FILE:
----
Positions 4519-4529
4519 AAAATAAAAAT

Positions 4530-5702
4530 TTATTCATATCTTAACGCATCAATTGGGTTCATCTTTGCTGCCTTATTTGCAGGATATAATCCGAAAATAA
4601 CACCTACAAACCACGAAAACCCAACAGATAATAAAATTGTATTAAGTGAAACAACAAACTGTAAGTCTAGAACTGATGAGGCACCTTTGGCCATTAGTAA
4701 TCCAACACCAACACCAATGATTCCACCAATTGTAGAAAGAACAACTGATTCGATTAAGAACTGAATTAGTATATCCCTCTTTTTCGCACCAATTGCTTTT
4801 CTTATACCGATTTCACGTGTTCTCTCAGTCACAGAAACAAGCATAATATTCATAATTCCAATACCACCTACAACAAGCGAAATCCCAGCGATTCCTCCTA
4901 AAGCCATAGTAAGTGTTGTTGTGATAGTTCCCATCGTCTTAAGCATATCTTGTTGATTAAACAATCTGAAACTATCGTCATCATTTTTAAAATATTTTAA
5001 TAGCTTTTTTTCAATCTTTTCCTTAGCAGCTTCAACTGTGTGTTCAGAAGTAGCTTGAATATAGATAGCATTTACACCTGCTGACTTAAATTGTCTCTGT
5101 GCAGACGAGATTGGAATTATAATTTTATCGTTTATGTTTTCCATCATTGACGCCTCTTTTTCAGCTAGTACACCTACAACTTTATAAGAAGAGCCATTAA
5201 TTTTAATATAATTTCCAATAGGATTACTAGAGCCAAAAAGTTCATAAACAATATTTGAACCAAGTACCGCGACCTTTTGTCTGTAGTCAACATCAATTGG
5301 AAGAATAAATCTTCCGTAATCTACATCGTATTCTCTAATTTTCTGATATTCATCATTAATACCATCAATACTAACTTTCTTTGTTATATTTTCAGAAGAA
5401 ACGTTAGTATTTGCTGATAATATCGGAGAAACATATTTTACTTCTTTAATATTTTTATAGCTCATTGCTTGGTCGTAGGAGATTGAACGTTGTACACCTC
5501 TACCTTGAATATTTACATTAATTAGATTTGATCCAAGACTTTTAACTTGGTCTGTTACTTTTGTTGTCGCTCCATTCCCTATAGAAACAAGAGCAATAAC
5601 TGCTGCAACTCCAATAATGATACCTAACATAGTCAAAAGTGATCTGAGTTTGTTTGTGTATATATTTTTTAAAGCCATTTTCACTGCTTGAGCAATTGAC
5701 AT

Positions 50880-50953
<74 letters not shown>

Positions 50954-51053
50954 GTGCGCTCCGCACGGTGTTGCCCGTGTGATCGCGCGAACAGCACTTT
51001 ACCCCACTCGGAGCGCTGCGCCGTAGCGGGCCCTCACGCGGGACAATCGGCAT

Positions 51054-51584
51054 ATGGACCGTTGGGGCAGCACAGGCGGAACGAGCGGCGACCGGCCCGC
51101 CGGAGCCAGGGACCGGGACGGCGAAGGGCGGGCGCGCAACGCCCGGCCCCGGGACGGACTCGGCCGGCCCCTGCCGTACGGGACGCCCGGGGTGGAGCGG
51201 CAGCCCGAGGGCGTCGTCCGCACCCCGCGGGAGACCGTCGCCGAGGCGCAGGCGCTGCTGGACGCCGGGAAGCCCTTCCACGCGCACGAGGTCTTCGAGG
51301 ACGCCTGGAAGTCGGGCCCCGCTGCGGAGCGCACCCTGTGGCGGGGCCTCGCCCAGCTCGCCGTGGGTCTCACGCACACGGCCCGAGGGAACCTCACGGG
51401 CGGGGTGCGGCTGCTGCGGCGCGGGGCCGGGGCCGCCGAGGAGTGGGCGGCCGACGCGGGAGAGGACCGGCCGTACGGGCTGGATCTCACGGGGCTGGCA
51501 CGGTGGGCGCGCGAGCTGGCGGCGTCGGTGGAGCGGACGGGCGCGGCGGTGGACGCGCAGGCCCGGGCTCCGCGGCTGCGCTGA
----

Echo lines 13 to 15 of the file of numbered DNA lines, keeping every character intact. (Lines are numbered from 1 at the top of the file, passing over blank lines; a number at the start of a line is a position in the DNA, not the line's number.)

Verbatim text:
5401 ACGTTAGTATTTGCTGATAATATCGGAGAAACATATTTTACTTCTTTAATATTTTTATAGCTCATTGCTTGGTCGTAGGAGATTGAACGTTGTACACCTC
5501 TACCTTGAATATTTACATTAATTAGATTTGATCCAAGACTTTTAACTTGGTCTGTTACTTTTGTTGTCGCTCCATTCCCTATAGAAACAAGAGCAATAAC
5601 TGCTGCAACTCCAATAATGATACCTAACATAGTCAAAAGTGATCTGAGTTTGTTTGTGTATATATTTTTTAAAGCCATTTTCACTGCTTGAGCAATTGAC